TP-Link AC750 Dual Band Wi-Fi Range Extender


Every day I bring you an item on Amazon that I personally use or has been purchased by many members of the audience and I have researched enough to recommend.

Today’s TSP Amazon Item of the day is the TP-Link AC750 Dual Band Wi-Fi Range Extender.  I got one of these to provide better WiFi signal to the outdoor areas around my home.  I am a big fan of TP-Link and already reviewed their TP-LINK Archer C7 Wireless Router in a prior review.

The two work together great but this extender will work with any wireless modem running on 2.4 and/or 5GHz.  Here is what I love about this extender vs. others I have tried.

There is no software to configure it and the start up guide is DEAD simple.  You simply plug it in and take any computer with wireless and connect to it, you log in as the admin with included info for that.  You then attach it to any other networks in your home and tell it the password for those.  It learns them and done, you can now plug it in anywhere it gets a good signal and it will simply reconnect.

What this does is pretty cool.  Other similar items I have used instead basically attach to your network and create a new network.  For instance, we will call your main network A and your extender creates a network B, B has its own login info, etc.  So you are on one network and get too far away, if your device manages to self switch to B fine but this usually doesn’t happen.  Sometimes your devices become confused as to which network to be on if both are weak etc.

Instead with this device if your network is Network A, this device simply becomes an extension of Network A.  And if you are running a cool router like the TP-LINK Archer it is every better.  The TP-LINK Archer runs at both 2.4 and 5GHz, which is great because for instance our older printer is only on 2.4 and for some reason our smart TV only like 5.  But we also have “Guest Networks” on the TP-LINK Archer.  This isolates guest logons from our main devices in their own network.

So when I configured the TP-Link AC750 Dual Band Wi-Fi Range Extender I attached it only two the two guest networks.  So now when my guests arrive I can provide good quality WiFi on both bands so everyone can connect.  I created a relatively simple password for this week that will be changed later and only the guest networks are accessible.

If any of this sounds complicated it isn’t.  Despite what people think about me I am not some sort of a bad ass hacker or anything, if you can update your iPhone you can install this repeater and again while I think it is a beautiful match for the Archer 7 Router the TP-Link AC750 Dual Band Wi-Fi Range Extender is “vendor agnostic”, meaning it doesn’t care what manufacture it is extending it just works.  So if you have dead zones or just want your WiFi to reach the back of your property consider getting one of these today.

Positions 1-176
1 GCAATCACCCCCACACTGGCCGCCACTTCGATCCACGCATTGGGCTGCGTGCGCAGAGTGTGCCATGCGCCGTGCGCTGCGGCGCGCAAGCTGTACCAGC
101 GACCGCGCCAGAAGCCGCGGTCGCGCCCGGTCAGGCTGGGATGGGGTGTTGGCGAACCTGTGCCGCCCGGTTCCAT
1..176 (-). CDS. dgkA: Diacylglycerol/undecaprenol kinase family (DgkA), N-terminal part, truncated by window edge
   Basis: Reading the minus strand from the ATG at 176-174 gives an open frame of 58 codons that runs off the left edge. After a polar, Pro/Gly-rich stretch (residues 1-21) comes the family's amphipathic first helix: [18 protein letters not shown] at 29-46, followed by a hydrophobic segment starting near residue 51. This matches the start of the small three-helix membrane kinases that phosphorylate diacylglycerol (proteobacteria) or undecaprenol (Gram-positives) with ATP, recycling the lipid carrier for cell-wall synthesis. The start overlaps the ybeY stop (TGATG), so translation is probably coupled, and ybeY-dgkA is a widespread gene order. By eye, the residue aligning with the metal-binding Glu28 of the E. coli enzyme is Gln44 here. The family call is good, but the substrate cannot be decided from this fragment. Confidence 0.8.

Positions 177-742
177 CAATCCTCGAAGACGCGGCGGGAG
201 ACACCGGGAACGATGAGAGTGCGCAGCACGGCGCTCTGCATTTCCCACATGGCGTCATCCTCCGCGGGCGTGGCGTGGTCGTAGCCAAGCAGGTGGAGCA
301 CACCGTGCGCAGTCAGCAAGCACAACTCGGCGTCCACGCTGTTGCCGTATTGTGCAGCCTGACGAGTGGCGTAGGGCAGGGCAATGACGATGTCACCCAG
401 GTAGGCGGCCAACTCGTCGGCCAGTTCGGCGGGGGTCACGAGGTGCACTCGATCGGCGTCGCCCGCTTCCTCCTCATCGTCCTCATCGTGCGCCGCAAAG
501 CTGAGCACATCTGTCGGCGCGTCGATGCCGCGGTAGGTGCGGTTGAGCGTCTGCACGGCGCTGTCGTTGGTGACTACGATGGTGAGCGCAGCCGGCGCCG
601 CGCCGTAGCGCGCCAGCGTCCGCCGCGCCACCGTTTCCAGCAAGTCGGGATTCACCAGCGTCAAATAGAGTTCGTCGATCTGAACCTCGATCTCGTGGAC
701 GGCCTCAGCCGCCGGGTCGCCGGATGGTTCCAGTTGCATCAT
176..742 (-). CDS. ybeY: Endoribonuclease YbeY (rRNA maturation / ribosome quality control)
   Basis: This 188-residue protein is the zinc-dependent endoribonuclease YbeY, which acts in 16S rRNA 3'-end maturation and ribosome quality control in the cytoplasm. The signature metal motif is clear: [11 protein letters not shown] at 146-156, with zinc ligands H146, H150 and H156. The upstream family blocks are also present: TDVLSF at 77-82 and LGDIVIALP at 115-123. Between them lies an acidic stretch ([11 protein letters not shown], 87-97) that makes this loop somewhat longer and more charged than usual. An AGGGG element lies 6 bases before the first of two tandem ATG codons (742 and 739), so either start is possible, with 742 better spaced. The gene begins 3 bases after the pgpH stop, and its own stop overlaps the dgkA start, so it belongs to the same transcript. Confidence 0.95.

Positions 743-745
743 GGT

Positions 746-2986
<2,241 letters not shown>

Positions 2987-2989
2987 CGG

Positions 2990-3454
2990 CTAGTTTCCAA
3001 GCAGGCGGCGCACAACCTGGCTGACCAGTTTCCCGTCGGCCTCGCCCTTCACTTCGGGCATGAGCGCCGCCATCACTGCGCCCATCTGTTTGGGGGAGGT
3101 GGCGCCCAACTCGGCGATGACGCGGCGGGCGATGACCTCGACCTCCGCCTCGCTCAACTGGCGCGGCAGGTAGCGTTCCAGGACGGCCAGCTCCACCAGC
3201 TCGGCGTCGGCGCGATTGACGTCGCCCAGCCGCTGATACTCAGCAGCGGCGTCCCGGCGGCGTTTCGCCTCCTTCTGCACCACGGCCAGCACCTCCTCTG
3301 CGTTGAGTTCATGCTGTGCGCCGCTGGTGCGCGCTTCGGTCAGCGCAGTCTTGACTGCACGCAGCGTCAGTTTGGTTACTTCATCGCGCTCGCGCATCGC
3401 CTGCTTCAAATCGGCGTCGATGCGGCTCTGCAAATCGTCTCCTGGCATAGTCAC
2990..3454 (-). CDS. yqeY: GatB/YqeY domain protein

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3 Responses to TP-Link AC750 Dual Band Wi-Fi Range Extender

  1. lol, I just bought one of these so I could relocate some servers into my garage without having to pull cable through the whole house 😛
    (It has a Gigabit ethernet port on the bottom as well)

  2. i heard you can use old cell phones fer extender also …never tried though

    Turn your Android device into a Wi-Fi extender

  3. I would be very interested to hear how this performs as you add users. I know you have a background in networking, Jack, but many folks don’t, so for everyone else…

    The way wireless range extenders work is that they use the same channel/frequency as your base station and repeat that signal out on the same channel. This means that your radio channel gets saturated at twice its normal rate. This isn’t noticeable with a handful of users, but with a class or party you might grind to a halt real quick.

    There’s a new breed of “range extender” that usually is labelled as a mesh network wireless access point. It has an extra radio that talks to the base wireless unit on the base’s channel. The mesh extender then handles its wireless clients on a different channel with the other radio which avoids the saturation issue.

    So again, really curious as to how this performs under load.

    I used Ubiquity’s Unify line of hardware to redo my home network and blogged about it here:

    My current AP has mesh capability and I’ll be adding some external mesh APs this spring.